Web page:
Turretin 3.12.18 - A Few Questions

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TheInquirer

Puritan Board Freshman
Wrestling through a tough section on God's knowledge in Turretin's Institutes Topic 3, Question 12, part 18:

XVIII. The principal foundation of the divine knowledge about future contingent things is not either the nature of second causes (which is supposed to be indifferent [adiaphoros]) or simply the divine essence, as immutable by creatures and as capable of producing them because it is the foundation of the possibility of things; the decree alone by which things pass from a state of possibility to a state of futurition (in which he sees them as it were determined and certainly future); and because the decree of God is not occupied about the thing, but also about the mode of the thing (i.e., that the thing may take place according to the nature of its cause, necessarily if necessary, freely if free, God sees them in the decree not only as certainly future, but also as certainly future contingently).

Francis Turretin, Institutes of Elenctic Theology, ed. James T. Dennison Jr., trans. George Musgrave Giger, vol. 1 (Phillipsburg, NJ: P&R Publishing, 1992–1997), 210.

My questions:

  • What does "indifference" refer to regarding the nature of second causes?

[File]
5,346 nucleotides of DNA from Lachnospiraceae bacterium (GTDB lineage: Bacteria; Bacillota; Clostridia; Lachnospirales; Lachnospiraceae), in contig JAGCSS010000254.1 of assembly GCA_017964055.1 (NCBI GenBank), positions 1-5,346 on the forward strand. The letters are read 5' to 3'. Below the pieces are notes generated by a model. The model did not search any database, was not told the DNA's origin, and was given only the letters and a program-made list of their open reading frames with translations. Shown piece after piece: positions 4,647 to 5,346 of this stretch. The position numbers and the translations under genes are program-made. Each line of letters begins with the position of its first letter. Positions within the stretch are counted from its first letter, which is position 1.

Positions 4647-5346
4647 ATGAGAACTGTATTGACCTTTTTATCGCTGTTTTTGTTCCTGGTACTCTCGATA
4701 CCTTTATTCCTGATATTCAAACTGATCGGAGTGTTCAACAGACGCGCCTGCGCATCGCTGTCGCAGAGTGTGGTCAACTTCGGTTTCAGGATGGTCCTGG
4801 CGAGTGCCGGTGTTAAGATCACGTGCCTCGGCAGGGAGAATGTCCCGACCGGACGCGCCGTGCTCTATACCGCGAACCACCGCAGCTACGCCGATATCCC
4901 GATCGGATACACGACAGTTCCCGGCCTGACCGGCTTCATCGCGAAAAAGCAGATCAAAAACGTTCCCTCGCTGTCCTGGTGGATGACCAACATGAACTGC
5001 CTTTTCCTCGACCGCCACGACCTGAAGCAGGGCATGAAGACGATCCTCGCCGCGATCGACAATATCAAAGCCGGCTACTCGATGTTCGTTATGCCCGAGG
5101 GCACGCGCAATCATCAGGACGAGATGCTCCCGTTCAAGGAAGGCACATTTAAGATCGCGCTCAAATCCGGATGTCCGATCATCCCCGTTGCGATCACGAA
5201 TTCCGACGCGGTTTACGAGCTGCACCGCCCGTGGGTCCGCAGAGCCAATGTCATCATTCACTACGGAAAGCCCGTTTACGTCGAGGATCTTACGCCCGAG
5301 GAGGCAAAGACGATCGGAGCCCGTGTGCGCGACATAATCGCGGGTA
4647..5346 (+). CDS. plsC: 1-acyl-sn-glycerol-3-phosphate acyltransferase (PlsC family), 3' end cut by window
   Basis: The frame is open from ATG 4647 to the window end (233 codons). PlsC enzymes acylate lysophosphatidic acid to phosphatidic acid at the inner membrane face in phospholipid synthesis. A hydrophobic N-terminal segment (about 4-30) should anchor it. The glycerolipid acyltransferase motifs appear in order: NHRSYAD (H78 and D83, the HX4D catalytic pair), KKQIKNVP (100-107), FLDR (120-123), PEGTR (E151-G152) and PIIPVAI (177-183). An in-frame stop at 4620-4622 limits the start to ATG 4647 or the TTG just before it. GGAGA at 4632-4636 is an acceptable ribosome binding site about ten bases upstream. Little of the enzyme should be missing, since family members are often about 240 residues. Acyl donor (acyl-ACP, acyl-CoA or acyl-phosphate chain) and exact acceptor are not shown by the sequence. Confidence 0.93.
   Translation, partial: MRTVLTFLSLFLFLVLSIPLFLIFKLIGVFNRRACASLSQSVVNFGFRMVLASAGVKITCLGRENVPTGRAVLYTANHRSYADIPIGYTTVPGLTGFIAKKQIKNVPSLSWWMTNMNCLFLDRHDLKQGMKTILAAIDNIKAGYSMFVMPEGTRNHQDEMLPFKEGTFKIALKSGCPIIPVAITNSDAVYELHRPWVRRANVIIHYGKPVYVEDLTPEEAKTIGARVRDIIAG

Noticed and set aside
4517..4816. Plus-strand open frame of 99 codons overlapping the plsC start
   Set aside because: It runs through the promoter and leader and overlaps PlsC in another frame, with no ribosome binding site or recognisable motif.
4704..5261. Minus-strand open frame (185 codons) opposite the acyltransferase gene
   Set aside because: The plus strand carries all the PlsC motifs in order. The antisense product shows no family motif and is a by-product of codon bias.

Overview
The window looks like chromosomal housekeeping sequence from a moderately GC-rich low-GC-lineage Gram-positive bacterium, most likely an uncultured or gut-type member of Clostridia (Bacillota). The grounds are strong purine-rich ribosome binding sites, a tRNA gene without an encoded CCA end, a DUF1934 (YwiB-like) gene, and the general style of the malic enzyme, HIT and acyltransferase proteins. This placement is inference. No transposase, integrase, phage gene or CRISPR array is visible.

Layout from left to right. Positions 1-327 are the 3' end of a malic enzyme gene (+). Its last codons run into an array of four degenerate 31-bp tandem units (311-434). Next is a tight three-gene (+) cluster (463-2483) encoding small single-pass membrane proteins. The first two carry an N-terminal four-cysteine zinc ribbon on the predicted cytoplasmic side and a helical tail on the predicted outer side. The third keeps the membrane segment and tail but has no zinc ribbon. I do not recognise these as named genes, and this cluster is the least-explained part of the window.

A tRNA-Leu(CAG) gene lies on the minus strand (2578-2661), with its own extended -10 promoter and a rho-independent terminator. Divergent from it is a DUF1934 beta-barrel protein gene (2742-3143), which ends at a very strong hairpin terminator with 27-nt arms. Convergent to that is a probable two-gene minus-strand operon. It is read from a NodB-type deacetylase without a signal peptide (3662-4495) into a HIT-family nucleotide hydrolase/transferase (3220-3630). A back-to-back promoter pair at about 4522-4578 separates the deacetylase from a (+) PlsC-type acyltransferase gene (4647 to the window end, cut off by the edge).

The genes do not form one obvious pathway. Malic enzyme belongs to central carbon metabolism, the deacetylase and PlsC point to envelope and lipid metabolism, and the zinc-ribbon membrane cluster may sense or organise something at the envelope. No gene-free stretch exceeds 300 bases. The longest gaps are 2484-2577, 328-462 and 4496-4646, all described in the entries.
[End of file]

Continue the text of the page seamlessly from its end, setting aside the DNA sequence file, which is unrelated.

• Does Turretin come to a positive conclusion in this section or does he simply rule out several options? The punctuation (semicolons) and language are giving me some trouble. I can't tell if he is affirming God's decree alone as the foundation of divine knowledge or not (I would suspect "yes"...)
 

py3ak

They're stalling and plotting against me
Staff member
"Indifferent" there means that it's not in the nature of second causes to incline to one result more than another. That's not to say that one second cause doesn't produce one effect rather than another, but that "second causality" as such is capable of producing disparate effects.

Yes, Turretin rules out:
1. The nature of second causes (because they are indifferent, among other reasons);
2. The divine essence (because that tells you what could happen but not what will happen);
And opts instead for the divine decree as the principle of God's knowledge of the future. God knows what will happen, and whether it will happen necessarily or contingently, because it's what he freely determined to have happen, from the whole range of possibilities falling under his limitless power.
 

TheInquirer

Puritan Board Freshman
Thank you Ruben! This has been a very challenging section and your explanation is a great help.
 
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